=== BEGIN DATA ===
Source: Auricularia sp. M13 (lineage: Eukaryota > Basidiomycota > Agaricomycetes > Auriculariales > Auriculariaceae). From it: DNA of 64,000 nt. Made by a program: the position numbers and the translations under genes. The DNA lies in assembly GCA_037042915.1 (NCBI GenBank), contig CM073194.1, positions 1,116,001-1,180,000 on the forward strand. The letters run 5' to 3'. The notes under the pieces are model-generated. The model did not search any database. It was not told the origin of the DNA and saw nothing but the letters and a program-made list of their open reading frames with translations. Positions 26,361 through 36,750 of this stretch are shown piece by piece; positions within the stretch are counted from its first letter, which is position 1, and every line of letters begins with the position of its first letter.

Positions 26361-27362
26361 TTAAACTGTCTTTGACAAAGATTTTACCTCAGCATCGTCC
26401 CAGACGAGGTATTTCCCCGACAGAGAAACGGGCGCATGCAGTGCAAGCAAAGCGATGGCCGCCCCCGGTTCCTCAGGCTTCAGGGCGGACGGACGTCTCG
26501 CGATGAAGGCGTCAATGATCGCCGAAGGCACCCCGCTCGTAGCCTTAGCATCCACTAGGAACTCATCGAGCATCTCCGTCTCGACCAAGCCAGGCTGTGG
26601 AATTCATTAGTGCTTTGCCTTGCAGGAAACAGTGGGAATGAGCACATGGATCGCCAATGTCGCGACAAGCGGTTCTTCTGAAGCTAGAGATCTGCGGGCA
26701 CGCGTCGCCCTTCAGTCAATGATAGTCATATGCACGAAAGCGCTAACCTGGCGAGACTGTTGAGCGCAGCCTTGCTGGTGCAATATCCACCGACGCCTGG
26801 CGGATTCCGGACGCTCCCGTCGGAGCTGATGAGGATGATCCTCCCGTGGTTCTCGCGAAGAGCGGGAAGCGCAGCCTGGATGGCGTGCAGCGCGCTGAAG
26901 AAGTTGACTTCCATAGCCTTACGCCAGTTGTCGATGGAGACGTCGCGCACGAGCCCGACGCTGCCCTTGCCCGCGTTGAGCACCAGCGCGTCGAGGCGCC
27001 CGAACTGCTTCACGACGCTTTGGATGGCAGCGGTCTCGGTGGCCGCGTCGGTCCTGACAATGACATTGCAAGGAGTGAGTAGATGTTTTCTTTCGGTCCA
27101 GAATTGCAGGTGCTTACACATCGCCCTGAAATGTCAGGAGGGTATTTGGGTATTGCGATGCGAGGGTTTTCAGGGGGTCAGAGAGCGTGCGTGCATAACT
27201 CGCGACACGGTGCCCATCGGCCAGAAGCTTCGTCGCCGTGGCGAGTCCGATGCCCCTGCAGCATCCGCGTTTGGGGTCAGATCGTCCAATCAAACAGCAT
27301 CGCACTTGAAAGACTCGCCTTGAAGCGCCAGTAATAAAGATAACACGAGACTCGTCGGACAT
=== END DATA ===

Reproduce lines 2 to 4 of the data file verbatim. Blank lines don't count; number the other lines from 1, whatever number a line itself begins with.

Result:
Positions 26361-27362
26361 TTAAACTGTCTTTGACAAAGATTTTACCTCAGCATCGTCC
26401 CAGACGAGGTATTTCCCCGACAGAGAAACGGGCGCATGCAGTGCAAGCAAAGCGATGGCCGCCCCCGGTTCCTCAGGCTTCAGGGCGGACGGACGTCTCG